- Publisher: Mathematical Association of America
- Format: Hardback | 306 pages
- Dimensions: 173mm x 257mm x 25mm | 703g
- Publication date: 31 July 2009
- Publication City/Country: Washington
- ISBN 10: 088385757X
- ISBN 13: 9780883857571
- Edition: 1
- Illustrations note: Illustrations (some col.)
- Sales rank: 198,467
This text approaches the learning of group theory visually. It allows the student to see groups, experiment with groups and understand their significance. It brings groups, subgroups, homomorphisms, products, and quotients into clear view. Every topic and theorem is accompanied with a visual demonstration of its meaning and import, from the basics of groups and subgroups through advanced structural concepts such as semidirect products and Sylow theory. Opening chapters anchor the reader's intuitions with puzzles and symmetrical objects, defining groups as collections of actions. This approach gives early access to Cayley diagrams, the visualization technique central to the book, due to its unique ability to make group structure visually evident. This book is ideal as a supplement for a first course in group theory or alternatively as recreational reading.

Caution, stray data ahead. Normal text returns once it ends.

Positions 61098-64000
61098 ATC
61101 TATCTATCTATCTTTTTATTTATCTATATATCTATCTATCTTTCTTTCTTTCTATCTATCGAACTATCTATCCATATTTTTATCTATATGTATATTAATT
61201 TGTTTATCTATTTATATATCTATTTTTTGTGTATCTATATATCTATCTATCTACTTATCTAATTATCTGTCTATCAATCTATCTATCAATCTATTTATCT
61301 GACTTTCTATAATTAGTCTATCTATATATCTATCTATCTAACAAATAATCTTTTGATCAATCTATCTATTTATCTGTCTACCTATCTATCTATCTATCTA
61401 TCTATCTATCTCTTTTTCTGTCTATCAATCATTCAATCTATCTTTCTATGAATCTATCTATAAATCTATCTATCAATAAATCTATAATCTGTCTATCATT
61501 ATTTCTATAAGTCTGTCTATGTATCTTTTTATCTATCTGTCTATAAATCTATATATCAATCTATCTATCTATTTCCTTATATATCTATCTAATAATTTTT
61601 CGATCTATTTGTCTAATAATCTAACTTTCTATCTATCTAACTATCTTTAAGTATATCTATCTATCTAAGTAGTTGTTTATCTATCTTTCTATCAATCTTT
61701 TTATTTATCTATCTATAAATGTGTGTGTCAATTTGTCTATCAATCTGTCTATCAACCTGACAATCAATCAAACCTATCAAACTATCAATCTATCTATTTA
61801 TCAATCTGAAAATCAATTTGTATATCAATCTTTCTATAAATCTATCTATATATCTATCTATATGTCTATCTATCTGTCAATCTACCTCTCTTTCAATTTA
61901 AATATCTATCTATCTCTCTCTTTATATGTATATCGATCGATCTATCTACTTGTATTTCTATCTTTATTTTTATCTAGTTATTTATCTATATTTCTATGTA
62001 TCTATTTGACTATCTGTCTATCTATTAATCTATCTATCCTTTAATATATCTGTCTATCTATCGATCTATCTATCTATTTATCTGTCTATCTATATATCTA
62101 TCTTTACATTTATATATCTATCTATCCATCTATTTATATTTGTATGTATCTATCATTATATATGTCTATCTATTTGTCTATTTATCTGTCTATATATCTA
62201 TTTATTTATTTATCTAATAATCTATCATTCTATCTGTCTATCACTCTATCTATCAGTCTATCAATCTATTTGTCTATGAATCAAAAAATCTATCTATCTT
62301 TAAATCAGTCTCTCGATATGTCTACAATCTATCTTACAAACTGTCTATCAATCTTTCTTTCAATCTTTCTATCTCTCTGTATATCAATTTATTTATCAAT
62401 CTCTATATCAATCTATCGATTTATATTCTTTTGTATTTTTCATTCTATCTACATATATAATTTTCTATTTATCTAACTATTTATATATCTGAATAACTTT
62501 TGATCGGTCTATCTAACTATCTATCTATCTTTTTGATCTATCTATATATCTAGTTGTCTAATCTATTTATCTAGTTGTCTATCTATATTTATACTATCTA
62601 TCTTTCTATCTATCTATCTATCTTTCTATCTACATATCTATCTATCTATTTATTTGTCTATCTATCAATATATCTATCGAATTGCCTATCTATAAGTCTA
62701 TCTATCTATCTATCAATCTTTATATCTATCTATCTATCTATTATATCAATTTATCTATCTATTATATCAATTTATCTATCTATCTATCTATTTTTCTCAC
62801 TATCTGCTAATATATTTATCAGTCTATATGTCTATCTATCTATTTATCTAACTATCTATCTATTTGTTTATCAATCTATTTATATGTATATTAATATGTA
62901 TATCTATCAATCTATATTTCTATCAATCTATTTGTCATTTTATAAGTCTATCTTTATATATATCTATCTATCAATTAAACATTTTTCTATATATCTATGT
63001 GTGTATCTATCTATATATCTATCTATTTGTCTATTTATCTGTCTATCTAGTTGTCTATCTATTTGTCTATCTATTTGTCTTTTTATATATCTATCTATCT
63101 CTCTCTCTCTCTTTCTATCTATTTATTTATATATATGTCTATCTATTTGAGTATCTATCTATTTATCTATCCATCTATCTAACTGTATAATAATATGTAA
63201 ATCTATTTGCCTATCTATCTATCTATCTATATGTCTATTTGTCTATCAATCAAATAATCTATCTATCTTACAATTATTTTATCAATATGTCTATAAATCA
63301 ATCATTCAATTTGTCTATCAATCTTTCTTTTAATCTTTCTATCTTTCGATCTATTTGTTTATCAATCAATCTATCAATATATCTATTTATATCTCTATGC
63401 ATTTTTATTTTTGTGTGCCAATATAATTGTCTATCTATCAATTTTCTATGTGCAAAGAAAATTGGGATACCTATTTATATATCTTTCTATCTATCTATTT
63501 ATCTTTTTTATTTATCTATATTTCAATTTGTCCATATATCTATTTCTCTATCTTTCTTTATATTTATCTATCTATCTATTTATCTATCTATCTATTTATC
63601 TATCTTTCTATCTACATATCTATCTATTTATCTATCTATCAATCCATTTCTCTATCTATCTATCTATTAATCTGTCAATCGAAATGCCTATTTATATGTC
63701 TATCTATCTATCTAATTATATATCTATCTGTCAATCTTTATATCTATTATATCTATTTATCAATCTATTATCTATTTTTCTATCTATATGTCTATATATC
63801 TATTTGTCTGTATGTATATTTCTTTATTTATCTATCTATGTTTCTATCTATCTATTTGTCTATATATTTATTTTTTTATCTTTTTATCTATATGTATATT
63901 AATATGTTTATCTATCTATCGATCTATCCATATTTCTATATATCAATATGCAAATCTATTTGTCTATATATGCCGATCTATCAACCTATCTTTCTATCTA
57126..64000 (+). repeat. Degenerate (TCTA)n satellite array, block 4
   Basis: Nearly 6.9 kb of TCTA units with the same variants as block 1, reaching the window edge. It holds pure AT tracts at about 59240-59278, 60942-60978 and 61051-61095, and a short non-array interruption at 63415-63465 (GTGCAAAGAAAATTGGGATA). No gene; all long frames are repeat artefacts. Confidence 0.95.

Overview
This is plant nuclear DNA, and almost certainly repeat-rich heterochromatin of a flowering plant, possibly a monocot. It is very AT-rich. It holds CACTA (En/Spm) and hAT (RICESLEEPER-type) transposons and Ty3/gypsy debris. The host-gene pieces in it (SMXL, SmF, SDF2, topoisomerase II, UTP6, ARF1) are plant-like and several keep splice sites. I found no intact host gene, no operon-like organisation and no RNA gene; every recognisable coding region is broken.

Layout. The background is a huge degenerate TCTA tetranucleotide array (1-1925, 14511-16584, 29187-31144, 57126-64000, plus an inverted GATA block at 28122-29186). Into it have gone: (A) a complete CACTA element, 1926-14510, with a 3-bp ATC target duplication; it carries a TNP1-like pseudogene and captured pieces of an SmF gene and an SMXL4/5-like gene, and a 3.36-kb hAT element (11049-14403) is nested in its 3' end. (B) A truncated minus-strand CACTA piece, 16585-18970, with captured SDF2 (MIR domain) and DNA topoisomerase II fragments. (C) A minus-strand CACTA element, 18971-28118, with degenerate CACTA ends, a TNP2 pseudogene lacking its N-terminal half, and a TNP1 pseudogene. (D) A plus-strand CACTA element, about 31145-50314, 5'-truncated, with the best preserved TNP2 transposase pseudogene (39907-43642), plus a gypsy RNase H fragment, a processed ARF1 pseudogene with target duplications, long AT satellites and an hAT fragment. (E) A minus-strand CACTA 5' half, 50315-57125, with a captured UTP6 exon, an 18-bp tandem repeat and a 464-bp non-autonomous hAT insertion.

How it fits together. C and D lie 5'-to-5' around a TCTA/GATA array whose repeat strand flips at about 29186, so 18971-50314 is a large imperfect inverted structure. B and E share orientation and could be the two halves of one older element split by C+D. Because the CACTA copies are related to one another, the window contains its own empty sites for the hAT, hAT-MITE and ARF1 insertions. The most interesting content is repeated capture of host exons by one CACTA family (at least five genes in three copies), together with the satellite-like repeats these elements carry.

Other books in this category
USD$25.02 - Save $4.50 15% off - RRP $29.52
USD$15.19 - Save $3.45 18% off - RRP $18.64
USD$7.94 - Save $6.03 43% off - RRP $13.97
USD$43.91 - Save $10.41 19% off - RRP $54.32
USD$10.41 - Save $2.01 16% off - RRP $12.42
USD$18.70 - Save $18.59 49% off - RRP $37.29
Nathan Carter earned his PhD in mathematics at Indiana University in July 2004. He received the University of Scranton Excellence in Mathematics Award in 1999, an Indiana University Rothrock Teaching Award in 2003, and a Bentley College Innovation in Teaching Award in 2007. Visual Group Theory is his first book, based on lessons learned while writing the software Group Explorer. Like several of his research projects, it puts computers to work to improve mathematical understanding and education.
Table of contents
Preface; Overview; 1. What is a group?; 2. What do groups look like?; 3. Why study groups?; 4. Algebra at last; 5. Five families; 6. Subgroups; 7. Products and quotients; 8. The power of homomorphisms; 9. Sylow Theory; 10. Galois theory.